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Transbay Transit Center closure: Here’s what we know

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What happened—and what now

Pedestrians during morning rush hour outside the Transbay Transit Center Wednesday.
Photo by Brock Keeling

Update: A second crack was found.

A little before 5 p.m. Tuesday, the Transbay Transit Center, San Francisco’s $2.2 billion transportation center and rooftop park that opened to fanfare in August, closed after a fissure was discovered on a steel beam on the third-floor deck.

The shutter came just at Dreamforce, the annual Salesforce conference, was getting underway, which caused an already hectic traffic situation to get worse. Buses in the transit center were diverted to the old Temporary Transit Center. City officials closed Fremont between Howard and Mission.

Today yellow warning tape has been stretched around the multibillion-dollar behemoth as the Transbay Joint Powers Authority figures out what happened and inspects the structure’s entirety for more cracks.

What is the Transbay Transit Center?

Designed by Pelli Clarke Pelli Architects, the structure, which was publicly funded, cost roughly $2.2 billion. It stretches nearly three blocks between Beale and Second streets in San Francisco’s newfangled East Cut neighborhood. It opened August 12 with bus service (Golden Gate Transit, AC Transit, and a handful of Muni lines) and a 5.4-acre rooftop park. Caltrain service and California High-Speed Rail service are expected to follow in years to come.

Who found the crack?

According to the San Francisco Chronicle, “The cracked beam was spotted Tuesday morning by workers installing ceiling panels on the center’s third-floor bus platform.”

What caused the crack?

Unknown at this time. Officials have yet to determine the cause of the crack. “While this appears to be a localized issue and we have no information that suggests it is widespread, it is our duty to confirm this before we allow public access to the facility,” Mark Zabaneh, executive director of the Transbay Joint Powers Authority.

Are there more cracks?

Yes, a second crack was found overnight. The center will remain closed through next week.

Are cracks like this normal?

Nope. “A structural steel beam should never crack,” Joe Maffei of Maffei Structural Engineering tells urban design critic John King.

Is the steel beam that important?

Absolutely. The beam, which is made of American steel, helps support the rooftop park.

Is the rooftop park closed too?

Yes.

Is the Transbay Transit Center built on landfill?

Yes—and so are a slew of other nearby structures.

When will the Transbay Transit Center and park reopen?

The center and park will remain closed through next week.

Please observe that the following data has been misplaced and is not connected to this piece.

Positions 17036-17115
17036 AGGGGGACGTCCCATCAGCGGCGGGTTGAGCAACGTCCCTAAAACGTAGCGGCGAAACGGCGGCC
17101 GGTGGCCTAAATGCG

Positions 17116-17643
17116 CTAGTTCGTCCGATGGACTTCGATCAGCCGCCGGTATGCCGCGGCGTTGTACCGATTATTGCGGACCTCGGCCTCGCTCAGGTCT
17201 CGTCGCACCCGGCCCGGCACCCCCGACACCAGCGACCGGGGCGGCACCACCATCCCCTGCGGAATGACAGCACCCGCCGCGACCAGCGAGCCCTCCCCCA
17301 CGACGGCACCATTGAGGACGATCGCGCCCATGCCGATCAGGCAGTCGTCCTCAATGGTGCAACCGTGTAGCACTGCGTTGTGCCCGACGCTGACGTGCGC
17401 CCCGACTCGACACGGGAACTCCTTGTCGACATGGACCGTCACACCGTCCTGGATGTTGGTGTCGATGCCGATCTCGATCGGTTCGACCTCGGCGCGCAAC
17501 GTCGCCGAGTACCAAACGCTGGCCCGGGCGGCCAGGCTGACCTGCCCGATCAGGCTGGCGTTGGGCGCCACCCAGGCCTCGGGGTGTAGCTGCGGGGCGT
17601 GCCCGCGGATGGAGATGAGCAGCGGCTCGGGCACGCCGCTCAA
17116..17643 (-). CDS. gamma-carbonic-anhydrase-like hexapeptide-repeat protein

What’s happened to public transit servicing the center?

All transit inside the terminal, including Muni (the 5, 5R, 7, 25, 38, and 38R), Golden Gate Transit, and AC Transit, will move to the old temporary terminal on the block bounded by Folsom, Howard, Beale, and Main Streets. It can be found one block away from the currently closed transit center.

Is the crack related to the Millennium Tower, which is located next door, currently tilting and sinking?

While the Millennium Tower is suffering structural woes of its own, there are not enough facts right now to link Millennium Tower’s sinking to causing the transit center’s crack and subsequent closure. Suggestions linking the two would be conjecture at this point.

However, according to a recent ruling by the San Francisco Superior Court, the Millennium Tower’s sinking is now being blamed on Transby Transit Center construction. The Transbay Joint Powers Authority denies the accusation.

Has Mayor London Breed released a statement?

Yes. Breed says:

“Today I went to the Transbay Transit Center to see the site myself and meet with Transbay Joint Powers Authority leadership and City department heads to discuss the ongoing investigation and what we are doing to fix this situation. We must have a thorough and transparent investigation to determine the causes, severity, and impacts of this discovery, as well as a plan to re-open the Transit Center as soon as it is safe to do so. The Transbay Transit Center is too important for our City and our regional transportation system not to act quickly to have definitive answers for the public, and someone needs to be held accountable once the cause is determined. As the safety of the people of San Francisco is always of primary importance, we will continue to act cautiously and keep the Transit Center and block of Fremont Street closed until we have further answers. Our City agencies and regional transportation partners have been working to manage the traffic disruptions caused by these closures, and they will continue to do so.”